And two friends walk and walk and they run into a wily wolf in sheep's clothing, to whom they show such kindness that he relents and doesn't eat them. But just to keep his hand in it, he chases them around the pasture every day. Wooliam teaches the wolf to read, Baabwaa knits him winter clothes, and the wolf keeps the sheep trim with all his chasing.

Malala's Magic Pencil by Malala Yousafzai, illustrated by Kerascoët
Category: Children's Picture
Comments: This is a gorgeously designed book with fabulous illustrations—such a wonderful landscape for Malala's story.

"Do you believe in magic?" Malala asks of the reader. Her younger self certainly did. On TV, she watched a show where a young boy uses his magic pencil to draw a bowl, which turns into a real bowl of curry to feed the homeless, and to draw a police officer to protect people who need help. He was a hero. And Malala would go to bed imagining what all she would do if she had a magic pencil. She would draw a soccer ball for her brothers, beautiful dresses for her mother, and school buildings for her father.

One day, she sees a small girl picking through garbage at the town dump. Malala runs home to her father very disturbed, and he tells her the truth about some girls in Pakistan not being allowed to go to school and also having to work to support their family.

School was my favorite place. But I had never considered myself lucky to be able to go.

That night she thinks about girls' futures in her part of the country, how they wouldn't be allowed to become what they dreamed of becoming. Even though her father had claimed, "Malala will live free as a bird", she knew her future would be like these girls. Then she dreams about how she would go about erasing this injustice and draw in a better, more peaceful world if only she had a magic pencil. And those thoughts lead into a solidification of what her duty for the future should be: She would speak for all the girls who couldn't speak for themselves.

One child, one teacher, one book and one pen can change the world. (Malala's famous speech at the United Nations General Assembly.)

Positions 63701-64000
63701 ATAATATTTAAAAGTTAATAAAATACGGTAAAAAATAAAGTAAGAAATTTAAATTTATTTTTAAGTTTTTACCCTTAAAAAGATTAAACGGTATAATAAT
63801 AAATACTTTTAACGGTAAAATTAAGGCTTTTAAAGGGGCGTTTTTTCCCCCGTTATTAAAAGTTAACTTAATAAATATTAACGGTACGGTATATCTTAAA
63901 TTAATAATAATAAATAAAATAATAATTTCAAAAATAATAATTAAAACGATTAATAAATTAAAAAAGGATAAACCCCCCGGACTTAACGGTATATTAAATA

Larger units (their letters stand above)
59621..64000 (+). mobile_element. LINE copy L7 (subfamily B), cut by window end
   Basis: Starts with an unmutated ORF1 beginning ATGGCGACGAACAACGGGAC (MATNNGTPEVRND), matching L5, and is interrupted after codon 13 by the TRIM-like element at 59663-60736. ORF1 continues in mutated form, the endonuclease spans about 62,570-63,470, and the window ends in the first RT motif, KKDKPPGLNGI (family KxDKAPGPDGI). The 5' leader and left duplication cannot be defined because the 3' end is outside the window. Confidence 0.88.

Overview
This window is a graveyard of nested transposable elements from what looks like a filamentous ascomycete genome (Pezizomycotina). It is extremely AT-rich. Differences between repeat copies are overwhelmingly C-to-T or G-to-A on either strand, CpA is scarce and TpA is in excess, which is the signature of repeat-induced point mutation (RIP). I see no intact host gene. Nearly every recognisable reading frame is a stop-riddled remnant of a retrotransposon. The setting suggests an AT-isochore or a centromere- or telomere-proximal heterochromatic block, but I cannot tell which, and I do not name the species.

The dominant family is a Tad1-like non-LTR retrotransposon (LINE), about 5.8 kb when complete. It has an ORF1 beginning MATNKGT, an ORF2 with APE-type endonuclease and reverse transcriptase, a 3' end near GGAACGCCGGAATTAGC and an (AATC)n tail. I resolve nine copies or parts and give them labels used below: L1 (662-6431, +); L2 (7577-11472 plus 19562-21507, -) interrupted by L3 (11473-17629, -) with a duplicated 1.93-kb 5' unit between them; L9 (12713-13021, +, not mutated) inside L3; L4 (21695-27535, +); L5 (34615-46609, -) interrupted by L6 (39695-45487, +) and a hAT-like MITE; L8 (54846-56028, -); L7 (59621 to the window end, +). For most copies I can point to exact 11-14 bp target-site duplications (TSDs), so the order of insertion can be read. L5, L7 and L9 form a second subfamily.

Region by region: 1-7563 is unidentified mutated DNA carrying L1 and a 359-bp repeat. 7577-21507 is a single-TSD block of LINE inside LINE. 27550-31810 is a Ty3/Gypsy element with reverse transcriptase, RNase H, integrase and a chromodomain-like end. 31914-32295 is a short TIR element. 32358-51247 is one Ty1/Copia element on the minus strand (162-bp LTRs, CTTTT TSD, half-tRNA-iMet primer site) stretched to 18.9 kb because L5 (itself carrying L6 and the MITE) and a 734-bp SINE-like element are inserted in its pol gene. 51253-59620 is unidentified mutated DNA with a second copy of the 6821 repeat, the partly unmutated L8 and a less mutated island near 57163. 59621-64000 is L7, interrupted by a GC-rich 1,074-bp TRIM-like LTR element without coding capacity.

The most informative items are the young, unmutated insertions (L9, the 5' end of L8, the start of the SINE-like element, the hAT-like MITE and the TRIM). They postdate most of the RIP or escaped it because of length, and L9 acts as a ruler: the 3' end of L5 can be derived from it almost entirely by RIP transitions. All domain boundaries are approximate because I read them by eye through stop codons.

In the afterword, Malala writes: "I hope that my story inspires you to find the magic in your own life and to always speak up for what you believe in. The magic is everywhere int he world—in knowledge, beauty, love, peace. The magic is in you, in your words, in your voice."

I cannot emphasize enough how lovely this book is—a keeper for your bookshelf.

The Land Beyond the Wall: an immigration story by Veronika Martenova Charles
Category: Children's Picture
Comments: This is a true story of the writer born behind the Iron Curtain who achieves her dream of living in the West and becoming an artist.

The story starts with how the world was divided by a BIG wall, where on one side it is dark and dreary with barren fields and towns and people are afraid of each other. Emma lives there. On the other side, the sun shines, the pastures are green, and children laugh and play. One day, when Emma comes home from school, she sees that her parents are listening in at the wall and enjoying what is happening on the other side. The next day, her parents are captured and Emma goes to live with her joyless aunt who makes her work, work, work.

"When I grow up," she dreamed, "I want to be an artist. Then I will paint the sky blue and flowers in all colors of the rainbow."

One night, in despair, she goes up to the attic to cry her loneliness and sorrow to the rafters. Suddenly, a doll speaks up in the barely-lit space and says that she used to be Emma's mother's and Emma can talk to her. One day, a strange ship helmed by a fantastically-dressed man sails into their harbor. And so begins Emma's courageous adventure, where she pins her hopes on achieving her dreams with the doll's constant encouraging companionship. As she travels to a distant but fabulous land, Emma has to learn everything from the ground-up, even learning to speak. This is beautiful and touching story of immigration and learning to find your footing in a new country.